Webinar recording on biogas from organic waste

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Webinar
Green
By Platform

Most EU regions and cities are striving to increase renewable energy production on their territories to meet EU targets and foster local employment and tax revenues. While wind and photovoltaics are most popular with investors, municipalities and regions have a good reason to turn to biogas because it can help solve their waste management challenges.

In 2018, the revised Waste Framework Directive introduced stricter rules to guarantee the separate collection of waste streams including biowaste (from 2023). At the same time, it called for the diversion of biodegradable waste from landfill and incineration towards anaerobic digestion and composting and increased the overall recycling targets to 65% by 2035.

Most municipalities and regions have realised that they can only reach their recycling targets if they implement separate collection of biowaste and select a treatment that counts as recycling, such as biogas and composting.

To bring these solutions closer to policy makers, the Policy Learning Platform organised a webinar on 15 May, dedicated to biogas from bio-waste with examples from Finland, Bulgaria and Germany that illustrate the many different areas of application for biogas.

Webinar recording

Webinar agenda overview

Navigate to the sections most interesting to you by using the webinar agenda overview below! 

00:03:50 Introduction to the topic and the Policy Learning Platform services by Katharina Krell, Thematic Expert of Low-carbon economy. Access the presentation

00:11:00 Introduction presentation to the topic of anaerobic digestion and composting by Astrid Severin, Thematic Expert of Environment and resource efficiency.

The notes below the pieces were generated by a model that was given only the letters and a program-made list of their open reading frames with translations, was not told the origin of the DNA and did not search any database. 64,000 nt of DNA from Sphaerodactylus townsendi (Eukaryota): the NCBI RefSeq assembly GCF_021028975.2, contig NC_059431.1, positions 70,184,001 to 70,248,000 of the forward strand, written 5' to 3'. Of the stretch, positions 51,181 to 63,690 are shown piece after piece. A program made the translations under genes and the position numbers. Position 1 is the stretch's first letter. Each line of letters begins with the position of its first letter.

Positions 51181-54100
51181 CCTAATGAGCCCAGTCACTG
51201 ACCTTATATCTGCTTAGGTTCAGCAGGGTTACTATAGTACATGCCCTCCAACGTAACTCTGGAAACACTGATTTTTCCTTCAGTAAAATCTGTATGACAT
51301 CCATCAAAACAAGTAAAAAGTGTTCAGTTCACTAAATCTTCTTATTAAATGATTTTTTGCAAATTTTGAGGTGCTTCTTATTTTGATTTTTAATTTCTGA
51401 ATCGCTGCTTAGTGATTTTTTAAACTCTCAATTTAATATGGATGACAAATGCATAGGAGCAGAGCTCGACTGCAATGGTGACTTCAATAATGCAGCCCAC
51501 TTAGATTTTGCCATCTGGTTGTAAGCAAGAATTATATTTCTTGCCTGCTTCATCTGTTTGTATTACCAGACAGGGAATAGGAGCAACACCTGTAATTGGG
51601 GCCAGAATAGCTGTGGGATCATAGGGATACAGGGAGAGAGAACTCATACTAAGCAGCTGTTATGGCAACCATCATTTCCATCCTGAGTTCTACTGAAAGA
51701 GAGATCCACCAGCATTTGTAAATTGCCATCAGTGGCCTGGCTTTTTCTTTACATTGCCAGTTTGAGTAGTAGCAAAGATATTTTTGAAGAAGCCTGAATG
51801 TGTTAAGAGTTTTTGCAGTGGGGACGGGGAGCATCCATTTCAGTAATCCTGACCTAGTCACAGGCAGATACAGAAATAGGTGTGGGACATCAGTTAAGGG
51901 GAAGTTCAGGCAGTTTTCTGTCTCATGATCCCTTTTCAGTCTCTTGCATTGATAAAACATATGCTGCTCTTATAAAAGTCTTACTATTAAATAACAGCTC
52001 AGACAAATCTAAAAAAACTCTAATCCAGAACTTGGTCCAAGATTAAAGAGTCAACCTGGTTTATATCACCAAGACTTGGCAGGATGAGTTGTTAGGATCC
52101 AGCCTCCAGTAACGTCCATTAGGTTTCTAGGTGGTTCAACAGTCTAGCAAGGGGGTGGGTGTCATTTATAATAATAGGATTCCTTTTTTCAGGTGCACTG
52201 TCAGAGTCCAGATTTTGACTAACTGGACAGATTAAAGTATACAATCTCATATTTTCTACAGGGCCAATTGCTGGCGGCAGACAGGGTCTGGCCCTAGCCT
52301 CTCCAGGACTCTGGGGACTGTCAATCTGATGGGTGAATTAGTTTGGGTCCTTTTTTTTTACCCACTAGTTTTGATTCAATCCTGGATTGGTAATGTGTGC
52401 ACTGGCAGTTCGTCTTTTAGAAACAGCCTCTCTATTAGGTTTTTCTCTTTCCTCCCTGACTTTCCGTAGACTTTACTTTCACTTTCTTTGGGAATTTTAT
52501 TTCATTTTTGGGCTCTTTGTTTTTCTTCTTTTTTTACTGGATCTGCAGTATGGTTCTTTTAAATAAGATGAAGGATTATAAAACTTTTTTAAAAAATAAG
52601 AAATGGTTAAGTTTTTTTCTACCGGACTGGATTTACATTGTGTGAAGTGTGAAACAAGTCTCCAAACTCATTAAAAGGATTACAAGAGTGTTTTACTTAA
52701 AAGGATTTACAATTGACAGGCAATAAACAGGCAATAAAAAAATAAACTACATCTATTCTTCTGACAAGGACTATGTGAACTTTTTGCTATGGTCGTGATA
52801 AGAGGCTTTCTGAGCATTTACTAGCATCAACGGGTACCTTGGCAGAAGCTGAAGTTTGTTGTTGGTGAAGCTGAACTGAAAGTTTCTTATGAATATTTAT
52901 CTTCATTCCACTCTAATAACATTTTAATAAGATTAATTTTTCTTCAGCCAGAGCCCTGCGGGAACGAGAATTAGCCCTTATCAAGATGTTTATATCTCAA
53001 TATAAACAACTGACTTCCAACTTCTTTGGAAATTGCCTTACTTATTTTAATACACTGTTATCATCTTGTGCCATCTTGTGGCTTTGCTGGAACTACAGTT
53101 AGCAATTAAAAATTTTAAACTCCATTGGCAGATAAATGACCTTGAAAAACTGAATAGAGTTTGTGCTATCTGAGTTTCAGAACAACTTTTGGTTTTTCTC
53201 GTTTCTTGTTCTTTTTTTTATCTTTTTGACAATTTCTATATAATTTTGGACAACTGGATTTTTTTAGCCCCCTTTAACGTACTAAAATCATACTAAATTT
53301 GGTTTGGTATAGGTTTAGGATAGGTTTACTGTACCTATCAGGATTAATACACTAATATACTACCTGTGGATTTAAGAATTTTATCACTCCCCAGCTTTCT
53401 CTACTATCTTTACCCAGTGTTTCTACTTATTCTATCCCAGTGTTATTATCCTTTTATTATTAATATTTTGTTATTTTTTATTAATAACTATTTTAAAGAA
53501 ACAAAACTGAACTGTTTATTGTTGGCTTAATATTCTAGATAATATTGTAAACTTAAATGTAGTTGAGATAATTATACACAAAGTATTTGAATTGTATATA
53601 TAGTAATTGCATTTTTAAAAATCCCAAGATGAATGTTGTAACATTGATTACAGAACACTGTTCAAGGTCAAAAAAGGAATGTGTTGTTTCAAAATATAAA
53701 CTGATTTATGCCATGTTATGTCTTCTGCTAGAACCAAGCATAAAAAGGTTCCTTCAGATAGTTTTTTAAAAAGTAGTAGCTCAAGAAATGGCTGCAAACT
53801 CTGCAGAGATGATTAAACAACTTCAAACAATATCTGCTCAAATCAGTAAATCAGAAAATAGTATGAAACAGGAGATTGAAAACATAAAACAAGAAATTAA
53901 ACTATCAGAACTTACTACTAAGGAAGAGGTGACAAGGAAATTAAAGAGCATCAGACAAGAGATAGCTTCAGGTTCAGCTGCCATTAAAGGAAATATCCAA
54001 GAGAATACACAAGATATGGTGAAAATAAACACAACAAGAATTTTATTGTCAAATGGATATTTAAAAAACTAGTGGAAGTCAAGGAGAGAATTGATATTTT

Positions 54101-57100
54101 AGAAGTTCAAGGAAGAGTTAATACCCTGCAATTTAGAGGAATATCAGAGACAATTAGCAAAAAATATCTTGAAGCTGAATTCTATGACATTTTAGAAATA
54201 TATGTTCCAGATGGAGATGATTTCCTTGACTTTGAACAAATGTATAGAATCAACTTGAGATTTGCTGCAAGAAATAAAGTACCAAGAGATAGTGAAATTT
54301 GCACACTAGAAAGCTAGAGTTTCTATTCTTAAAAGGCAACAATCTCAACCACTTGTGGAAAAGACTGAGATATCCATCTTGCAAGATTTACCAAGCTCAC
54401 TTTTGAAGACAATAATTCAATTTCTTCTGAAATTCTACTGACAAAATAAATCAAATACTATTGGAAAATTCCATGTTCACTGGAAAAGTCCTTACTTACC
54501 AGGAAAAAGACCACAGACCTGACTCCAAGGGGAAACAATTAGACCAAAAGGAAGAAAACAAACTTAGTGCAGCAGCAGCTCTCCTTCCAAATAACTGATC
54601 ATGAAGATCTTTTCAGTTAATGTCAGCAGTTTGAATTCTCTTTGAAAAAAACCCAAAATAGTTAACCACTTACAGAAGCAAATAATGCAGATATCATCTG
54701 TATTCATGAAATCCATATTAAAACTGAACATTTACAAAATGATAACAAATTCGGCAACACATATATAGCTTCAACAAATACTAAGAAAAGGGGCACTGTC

00:21:20 Presentation by Susanna Vanhamäki on the Päijät-Häme Waste Management strategy. Access the presentation

00:35:10 Q&A: Do you think it is easy to transfer this concept to another region or country? And if so, what are the main factors for success?  

00:36:50 Q&A: Why do you collect biowaste with packaging. Do you separate the packaging before the digestion process?

00:39:50 Presentation by Nikolay Sidjimov on the Perpetuum Mobile Albena project. Access the presentation

00:52:55 Q&A: Where do you see the future potential for biogas & composting in Bulgaria?

00:54:38 Presentation by Volker Kromrey on how biogas-powered district heating uses local waste streams and contributes to local energy independence. Access the presentation

01:08:30 Q&A: So far mostly agricultural feedstock was used in community biogas plants; how do you see potential for biowaste in future plants?

01:10:55 Q&A: What is the cost of the biogas installation for medium-sized family household?

Panel discussion

01:15:10 Q&A: What are the multiple benefits of biogas? 

01:18:00 Q&A: What is the role of regional and local policy makers to support biogas projects?

01:25:20 Q&A: Do you see added value of sending advisors to the municipalities to explain these concepts? 

Key Learnings

  • Biogas has multiple benefits: it can produce renewable electricity, heat, and transport fuels. It provides base-load energy 24/7 all year round. It is a means to manage local waste, both from agriculture, from companies, or the organic fraction of municipal solid waste. It closes the loop between waste and new valuable products, such as energy and fertiliser and fits perfectly in a local circular economy model. It reduces emissions. It has the strongest employment creation ratio of all forms of energy, and this employment typically stays in the region. It is a fully mature technology ready for wider roll-out.